Whoa, it’s quite a surprise to see a new Interment album in 2016 considering they were a contemporary of Entombed and Dismember back in the early days of the Swede-core death scene, but didn’t release anything until 2010. Now we get the followup a scant 6 years later? Major machinations are clearly underway at Camp Interment and their production schedule is definitely ramping up! Their long-delayed debut was an above average dose of D-Beat death with nary a trace of originality or nuance, and though it didn’t garner much attention, it was an enjoyable nod to the past at a time when looking back was all the rage. Since then we’ve been deluged with one retro-death platter after another until it seems there’s no place left to hide from the buzzing, swarming Sunlight Studio sound. Into this massively overcrowded field comes Scent of the Buried, and I’m sure for many it’s about as welcome as a tray of pickled pigs’ feet at a swanky cotillion. Them’s the breaks for a band with such tragic timing, but how does the music stack up to their endless competitors?
Well, it’s exactly what you expect from this genre, from the buzz-rich guitar tone to the undercurrent of phlegm and filth the style requires – it’s all here. In fact, it’s so effective you can practically feel the stickiness of the beer and piss soaked studio floor this thing was likely recorded on. However, authentic is one thing, essential is quite another. Songs like opener “Death and Decay” roars out of 1992 with a lot of energy and vigor, checking all the boxes and providing some knuckle headed death fun with righteously discordant, frazzled solo work. “Sinister Incantation” and “Chalice of Death” both do the Left Hand Path thing quite well, with the latter especially hitting on some nifty groove-riff pieces.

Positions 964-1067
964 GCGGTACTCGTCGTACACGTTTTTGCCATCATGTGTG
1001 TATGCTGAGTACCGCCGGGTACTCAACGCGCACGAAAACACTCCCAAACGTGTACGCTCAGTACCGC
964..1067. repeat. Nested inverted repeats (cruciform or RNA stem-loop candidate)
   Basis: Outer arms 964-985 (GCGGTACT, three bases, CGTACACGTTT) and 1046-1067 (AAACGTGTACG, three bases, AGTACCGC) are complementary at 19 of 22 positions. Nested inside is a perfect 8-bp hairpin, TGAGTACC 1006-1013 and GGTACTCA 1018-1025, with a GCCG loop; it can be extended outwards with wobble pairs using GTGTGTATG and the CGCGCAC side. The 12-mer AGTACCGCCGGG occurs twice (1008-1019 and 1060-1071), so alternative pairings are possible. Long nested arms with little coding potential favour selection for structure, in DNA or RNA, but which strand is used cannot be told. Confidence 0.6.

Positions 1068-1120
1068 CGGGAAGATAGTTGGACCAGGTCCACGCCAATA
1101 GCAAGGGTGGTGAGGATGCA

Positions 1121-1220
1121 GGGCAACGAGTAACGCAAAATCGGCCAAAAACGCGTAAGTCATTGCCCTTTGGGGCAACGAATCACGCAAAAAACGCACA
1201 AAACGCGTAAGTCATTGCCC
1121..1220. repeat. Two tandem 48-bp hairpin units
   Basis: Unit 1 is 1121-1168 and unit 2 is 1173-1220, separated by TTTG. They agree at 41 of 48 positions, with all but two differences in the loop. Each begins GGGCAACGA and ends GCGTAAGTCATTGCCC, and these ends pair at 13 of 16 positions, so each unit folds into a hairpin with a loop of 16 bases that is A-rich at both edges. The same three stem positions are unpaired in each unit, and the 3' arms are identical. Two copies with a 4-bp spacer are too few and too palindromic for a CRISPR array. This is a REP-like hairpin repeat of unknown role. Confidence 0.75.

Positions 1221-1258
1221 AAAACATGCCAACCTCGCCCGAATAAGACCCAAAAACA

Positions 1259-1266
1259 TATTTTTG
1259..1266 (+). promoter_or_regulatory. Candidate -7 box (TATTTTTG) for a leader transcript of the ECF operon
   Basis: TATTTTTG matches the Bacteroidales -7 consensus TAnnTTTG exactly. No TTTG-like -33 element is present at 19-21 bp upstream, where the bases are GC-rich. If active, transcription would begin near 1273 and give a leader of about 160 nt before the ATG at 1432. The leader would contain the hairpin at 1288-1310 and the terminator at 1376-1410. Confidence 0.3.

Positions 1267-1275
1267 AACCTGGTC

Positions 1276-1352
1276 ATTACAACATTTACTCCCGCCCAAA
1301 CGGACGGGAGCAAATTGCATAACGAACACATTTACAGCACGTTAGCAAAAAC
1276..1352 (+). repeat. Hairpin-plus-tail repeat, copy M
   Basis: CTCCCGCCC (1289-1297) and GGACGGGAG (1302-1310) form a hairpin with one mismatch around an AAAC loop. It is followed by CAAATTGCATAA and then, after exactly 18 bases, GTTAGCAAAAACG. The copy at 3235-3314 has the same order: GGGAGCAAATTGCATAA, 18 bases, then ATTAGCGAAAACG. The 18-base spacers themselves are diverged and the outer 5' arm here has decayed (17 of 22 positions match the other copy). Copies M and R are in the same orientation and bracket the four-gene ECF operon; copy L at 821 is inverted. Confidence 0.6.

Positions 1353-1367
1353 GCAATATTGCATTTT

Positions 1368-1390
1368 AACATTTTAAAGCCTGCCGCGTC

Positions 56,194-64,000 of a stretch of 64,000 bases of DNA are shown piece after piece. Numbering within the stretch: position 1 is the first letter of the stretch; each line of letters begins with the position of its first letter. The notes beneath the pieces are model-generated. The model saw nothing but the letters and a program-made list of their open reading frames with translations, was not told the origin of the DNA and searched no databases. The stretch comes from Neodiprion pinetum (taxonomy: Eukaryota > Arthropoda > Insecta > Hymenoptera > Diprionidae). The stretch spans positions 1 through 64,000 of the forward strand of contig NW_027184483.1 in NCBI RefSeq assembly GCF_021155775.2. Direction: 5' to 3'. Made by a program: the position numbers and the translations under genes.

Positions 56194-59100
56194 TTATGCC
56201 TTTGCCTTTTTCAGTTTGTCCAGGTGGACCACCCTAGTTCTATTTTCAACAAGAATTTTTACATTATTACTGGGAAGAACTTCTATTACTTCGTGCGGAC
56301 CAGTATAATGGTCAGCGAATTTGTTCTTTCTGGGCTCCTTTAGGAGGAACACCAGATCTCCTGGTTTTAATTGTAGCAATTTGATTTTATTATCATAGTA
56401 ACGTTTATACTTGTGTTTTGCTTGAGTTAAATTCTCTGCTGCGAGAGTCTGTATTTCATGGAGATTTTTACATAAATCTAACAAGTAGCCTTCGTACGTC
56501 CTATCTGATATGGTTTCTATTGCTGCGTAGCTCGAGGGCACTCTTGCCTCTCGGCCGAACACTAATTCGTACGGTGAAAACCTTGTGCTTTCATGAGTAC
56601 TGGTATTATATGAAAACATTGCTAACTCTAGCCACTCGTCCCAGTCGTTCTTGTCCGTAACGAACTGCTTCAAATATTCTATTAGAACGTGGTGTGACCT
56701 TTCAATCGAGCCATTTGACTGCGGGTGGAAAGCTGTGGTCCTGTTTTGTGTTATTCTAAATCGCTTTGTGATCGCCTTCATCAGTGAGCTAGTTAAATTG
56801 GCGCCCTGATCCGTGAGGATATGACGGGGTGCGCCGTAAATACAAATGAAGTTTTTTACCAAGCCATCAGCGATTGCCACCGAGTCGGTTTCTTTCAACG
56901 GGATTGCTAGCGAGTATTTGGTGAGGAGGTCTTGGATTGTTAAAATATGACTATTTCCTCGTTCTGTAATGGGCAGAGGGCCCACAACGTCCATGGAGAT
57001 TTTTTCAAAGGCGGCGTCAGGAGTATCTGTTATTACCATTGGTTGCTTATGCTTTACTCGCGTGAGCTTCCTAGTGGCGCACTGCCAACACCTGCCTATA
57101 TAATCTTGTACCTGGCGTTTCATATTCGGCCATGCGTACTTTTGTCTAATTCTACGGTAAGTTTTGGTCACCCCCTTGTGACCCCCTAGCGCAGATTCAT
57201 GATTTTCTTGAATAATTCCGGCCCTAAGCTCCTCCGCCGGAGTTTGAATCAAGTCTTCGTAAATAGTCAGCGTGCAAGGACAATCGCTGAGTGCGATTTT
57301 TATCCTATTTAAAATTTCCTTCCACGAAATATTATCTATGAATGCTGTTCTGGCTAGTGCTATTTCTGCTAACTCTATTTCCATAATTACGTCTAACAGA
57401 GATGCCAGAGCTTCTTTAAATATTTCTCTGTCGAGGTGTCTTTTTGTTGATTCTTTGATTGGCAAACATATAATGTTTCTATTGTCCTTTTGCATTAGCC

Other solid moments include the hideous title track which borrows heavily from vintage Grave for a nasty, muddy slog through the killing fields of the past; “Rise of the Dead” and its weird, unsteady riffs, and “Dawn of Blasphemy” which brings the hammer down with stomping, pounding leads that make you feel oppressed and in need of a safe space.
None of the songs are filler, but “Repugnant Funeral” and “Skull Crushing Carnage” end up less interesting and feel like another face in the vast crowd that is Swedish death. At a short 39 minutes, Scent of the Buried is the optimal length and breezes by quickly due to the short song lengths. The production is muddy and fuzzy in a good way, and though it’s mixed a bit too loud, you’ve heard a lot worse.
This is expectedly a very riff dependent endeavor, and Johan Jansson knows his way around the vintage sound. Along with battery-mate Toob Brynedal they conjure up some tasty throwback riffs. I especially like the twitchy solo-work they employ with its slight horror movie vibe. The one knock against them is the lack of variation in tempo for much of the album. There’s a lot of mid-paced chugging which sounds nasty and heavy but can get a bit tedious. Jansson has a respectable death roar well suited to the genre and he often sounds similar to Grave‘s Ola Lindgren. He isn’t going to win Gurgler o’ the Year, but he gets the job done and then some.
This is such a D-beaten-to-death style, you’re forced to look for things that make a band stand out from the pack and there just isn’t much here to distinguish Interment. Scent of the Buried can be enjoyed for what it is, but it feels like an album you spin for a few days then put aside and forget about. That’s a shame because if this came out in 93 or even 2012, it would have had a lot more impact. Timing is everything, folks, even with retro-whatever.